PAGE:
Auckland Airport believes there is room for a third more growth in the buoyant North American market but its boss says there are signs the aviation boom is levelling off.

Chief executive Adrian Littlewood said there had been 11 new carriers operating to Auckland in the last 18 months taking the number of airlines to 28.

"While it has been an extraordinary period it's unlikely we're going to see that kind of growth continue,'' he said following Auckland Airport's international travel summit.

"From an industry point of view the focus will be about making that significant growth stick - how we make those routes sustainable and durable in the long term and that's about thinking about the yield on those flights."


Scott Tasker, the airport's general manager aeronautical commercial, said
there was high unmet demand for travel to New Zealand from the United States and Canada. This is despite the 25 per cent growth in North American visitors since July 2016; the arrival of United Airlines and American Airlines; and the introduction of Air NZ's direct route to Houston.

Speaking at the summit, Tasker said the growth was a result of increased competition, greater airline capacity, lower airfares and better connectivity.

Special return fares continue to dip below $800 for direct flights between New Zealand and the US.

Last year Air New Zealand boosted services to the US mainland and United Airlines and American Airlines started direct flights between the two countries.

Data collected during New Zealand's summer season shows that the demand for travel between North America and New Zealand is running at high levels. US visitor numbers to New Zealand have grown by 26 per cent or 55,280 arrivals from July 2016 to March, and outward travel to the US by New Zealanders has risen by 21 per cent or 26,200 departures.

Auckland Airport's modelling, however, shows that the US and Canada continue to be underserved markets with around 33 per cent unmet demand.

While a considerable amount of growth has been achieved in the past nine months this level of unmet demand indicated that, in time, further increases in airline capacity would boost travel.

"We could see the potential for significantly greater numbers of high-value visitors out of North America at the start of 2016 and that has been achieved through the addition of new routes and new carriers,'' Tasker said.


While United Airlines has pulled services out over winter and American Airlines will have a pause in early spring, both are due to resume with more flights next summer.

"Not only have we had very pleasing visitor growth out of North America but New Zealanders have also been given greater choice with more accessible airfares and many more options for direct connections to other destinations within North America and beyond.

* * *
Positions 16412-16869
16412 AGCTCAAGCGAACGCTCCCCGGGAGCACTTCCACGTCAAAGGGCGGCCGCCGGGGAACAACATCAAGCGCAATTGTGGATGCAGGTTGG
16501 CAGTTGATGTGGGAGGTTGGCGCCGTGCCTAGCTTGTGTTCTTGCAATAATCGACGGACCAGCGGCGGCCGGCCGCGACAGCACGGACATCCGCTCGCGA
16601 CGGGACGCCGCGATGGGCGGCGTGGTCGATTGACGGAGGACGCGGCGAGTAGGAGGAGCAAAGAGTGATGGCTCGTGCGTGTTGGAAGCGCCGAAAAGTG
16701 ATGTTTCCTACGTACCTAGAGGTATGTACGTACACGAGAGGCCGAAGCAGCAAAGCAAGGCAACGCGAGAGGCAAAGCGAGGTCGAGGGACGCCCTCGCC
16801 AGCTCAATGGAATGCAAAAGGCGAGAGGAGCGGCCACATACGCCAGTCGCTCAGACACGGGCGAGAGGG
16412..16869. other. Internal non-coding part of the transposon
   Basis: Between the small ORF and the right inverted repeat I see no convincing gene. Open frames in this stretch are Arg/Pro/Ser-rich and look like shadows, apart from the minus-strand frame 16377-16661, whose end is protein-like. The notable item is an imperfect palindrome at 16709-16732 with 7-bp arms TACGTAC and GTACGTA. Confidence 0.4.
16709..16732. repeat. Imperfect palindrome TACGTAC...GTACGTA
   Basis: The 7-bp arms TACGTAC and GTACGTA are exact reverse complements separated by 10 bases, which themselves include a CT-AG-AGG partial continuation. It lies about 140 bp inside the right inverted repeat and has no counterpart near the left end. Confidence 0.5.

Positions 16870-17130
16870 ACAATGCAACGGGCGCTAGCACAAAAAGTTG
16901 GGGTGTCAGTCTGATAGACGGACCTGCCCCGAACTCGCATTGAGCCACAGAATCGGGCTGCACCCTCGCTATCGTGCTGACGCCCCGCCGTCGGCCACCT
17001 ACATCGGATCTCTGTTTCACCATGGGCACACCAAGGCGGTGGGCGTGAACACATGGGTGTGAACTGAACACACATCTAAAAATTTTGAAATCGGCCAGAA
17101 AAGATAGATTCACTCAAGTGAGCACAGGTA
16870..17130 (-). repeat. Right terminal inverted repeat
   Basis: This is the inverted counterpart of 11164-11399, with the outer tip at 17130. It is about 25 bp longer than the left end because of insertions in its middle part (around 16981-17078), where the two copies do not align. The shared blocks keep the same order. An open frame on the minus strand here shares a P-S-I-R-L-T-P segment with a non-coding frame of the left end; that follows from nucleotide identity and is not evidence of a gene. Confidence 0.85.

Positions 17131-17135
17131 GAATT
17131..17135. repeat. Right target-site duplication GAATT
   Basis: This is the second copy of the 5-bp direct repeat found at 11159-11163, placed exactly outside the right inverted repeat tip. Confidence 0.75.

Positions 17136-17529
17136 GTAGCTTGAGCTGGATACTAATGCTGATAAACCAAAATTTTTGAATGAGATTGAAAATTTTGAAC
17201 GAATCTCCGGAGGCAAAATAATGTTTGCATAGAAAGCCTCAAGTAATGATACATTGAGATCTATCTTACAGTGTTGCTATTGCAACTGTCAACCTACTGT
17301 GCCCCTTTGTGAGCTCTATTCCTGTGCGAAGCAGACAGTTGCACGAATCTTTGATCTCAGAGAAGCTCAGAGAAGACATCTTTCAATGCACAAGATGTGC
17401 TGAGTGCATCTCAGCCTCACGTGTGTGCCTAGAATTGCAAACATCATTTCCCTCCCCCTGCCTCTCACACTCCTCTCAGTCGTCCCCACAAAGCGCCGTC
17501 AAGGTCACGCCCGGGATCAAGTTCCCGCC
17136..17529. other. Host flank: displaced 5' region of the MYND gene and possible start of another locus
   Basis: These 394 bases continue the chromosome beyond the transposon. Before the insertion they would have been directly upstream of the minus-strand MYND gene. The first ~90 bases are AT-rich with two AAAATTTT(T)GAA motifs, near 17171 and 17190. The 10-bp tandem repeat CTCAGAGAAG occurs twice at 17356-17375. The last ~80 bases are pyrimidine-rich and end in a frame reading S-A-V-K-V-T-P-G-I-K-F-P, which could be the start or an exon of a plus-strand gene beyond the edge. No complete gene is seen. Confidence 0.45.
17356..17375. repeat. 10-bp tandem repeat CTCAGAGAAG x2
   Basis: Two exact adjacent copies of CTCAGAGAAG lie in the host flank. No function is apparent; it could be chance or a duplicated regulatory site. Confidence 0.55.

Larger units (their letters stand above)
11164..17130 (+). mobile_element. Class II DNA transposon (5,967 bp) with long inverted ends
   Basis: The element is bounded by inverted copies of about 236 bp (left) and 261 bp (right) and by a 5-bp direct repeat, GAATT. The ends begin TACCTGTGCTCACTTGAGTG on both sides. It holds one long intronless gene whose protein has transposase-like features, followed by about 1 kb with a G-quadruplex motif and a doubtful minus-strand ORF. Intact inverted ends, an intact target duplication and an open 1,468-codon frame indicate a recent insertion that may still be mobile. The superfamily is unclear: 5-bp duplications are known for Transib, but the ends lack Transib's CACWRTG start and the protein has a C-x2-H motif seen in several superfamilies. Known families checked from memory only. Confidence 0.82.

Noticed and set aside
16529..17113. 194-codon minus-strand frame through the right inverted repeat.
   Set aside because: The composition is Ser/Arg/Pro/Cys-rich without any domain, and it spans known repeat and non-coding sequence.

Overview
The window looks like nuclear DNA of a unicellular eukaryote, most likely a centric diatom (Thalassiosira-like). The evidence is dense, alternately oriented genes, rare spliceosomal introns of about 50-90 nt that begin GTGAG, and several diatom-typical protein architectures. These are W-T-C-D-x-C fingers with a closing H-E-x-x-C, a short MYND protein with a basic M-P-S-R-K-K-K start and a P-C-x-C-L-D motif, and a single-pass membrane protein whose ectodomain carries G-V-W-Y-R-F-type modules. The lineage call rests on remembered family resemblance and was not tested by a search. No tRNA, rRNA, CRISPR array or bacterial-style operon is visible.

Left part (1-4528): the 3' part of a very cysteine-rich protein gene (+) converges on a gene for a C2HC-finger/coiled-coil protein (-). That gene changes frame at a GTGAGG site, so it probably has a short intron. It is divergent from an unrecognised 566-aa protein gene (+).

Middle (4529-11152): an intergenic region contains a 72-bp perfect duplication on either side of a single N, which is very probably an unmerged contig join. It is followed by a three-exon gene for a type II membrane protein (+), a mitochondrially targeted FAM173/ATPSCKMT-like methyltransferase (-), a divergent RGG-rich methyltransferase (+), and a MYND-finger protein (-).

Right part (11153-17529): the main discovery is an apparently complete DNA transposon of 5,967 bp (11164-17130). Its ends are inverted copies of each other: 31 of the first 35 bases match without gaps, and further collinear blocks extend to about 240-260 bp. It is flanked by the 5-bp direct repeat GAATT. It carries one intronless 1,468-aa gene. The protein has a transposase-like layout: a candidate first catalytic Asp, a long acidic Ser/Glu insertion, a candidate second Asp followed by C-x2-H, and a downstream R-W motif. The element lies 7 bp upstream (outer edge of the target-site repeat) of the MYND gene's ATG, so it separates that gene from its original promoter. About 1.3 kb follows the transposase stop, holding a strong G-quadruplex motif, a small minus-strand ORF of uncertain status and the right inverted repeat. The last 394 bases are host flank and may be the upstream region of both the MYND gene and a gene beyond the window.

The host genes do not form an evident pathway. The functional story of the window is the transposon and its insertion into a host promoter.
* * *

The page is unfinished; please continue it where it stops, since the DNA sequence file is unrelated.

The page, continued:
While not surprising given the increase in seat capacity, the fact that the country experienced an immediate 37 per cent jump in visitors in what is traditionally New Zealand's low season, July and August last year was ''remarkable", he said.

Tasker said that before the start of these new services from the United States in July 2016, travel between the two countries was inhibited by comparatively high air fares and the limited range of destinations.

Air New Zealand began to expand travel options by launching its Auckland to Houston service in December 2015 with five times weekly frequency, which becomes daily in peak season throughout December to February.

The airport modelling showed clear demand for travel on airline networks that reached deeper into the US, beyond the traditional West Coast gateways of Los Angeles, San Francisco. To achieve the full potential of the North America visitor markets, new routes from additional carriers would be required between New Zealand and North America.

The annual increase in spending from the additional visitors that the two US airlines brought is an estimated $380 million.

Outbound travellers from New Zealand also showed significant growth, up 14 per cent during the three months from July-September 2016 over the previous year, with many taking advantage of the increased access and improved connectivity to destinations across North America.

The success of the North American routes could also be attributed to the US-based airlines leveraging their millions of loyal frequent fliers, to generate high-value business for the New Zealand tourism sector.

Tourism New Zealand has been active in working with the two US-based airlines to carry out joint marketing campaigns in North America, adding to the range of travellers attracted to the region.

Notably, onward travel beyond the main West Coast gateways further into the US and Canada doubled in this period and has remained high ever since.

Tasker also told the summit that other markets were significantly underserved. It is estimated that Germany could do with 42 per cent more flights, Britain 37 per cent and South Korea, 48 per cent.

There was a pipeline of new opportunities but the explosive growth of the past two years was likely to level off.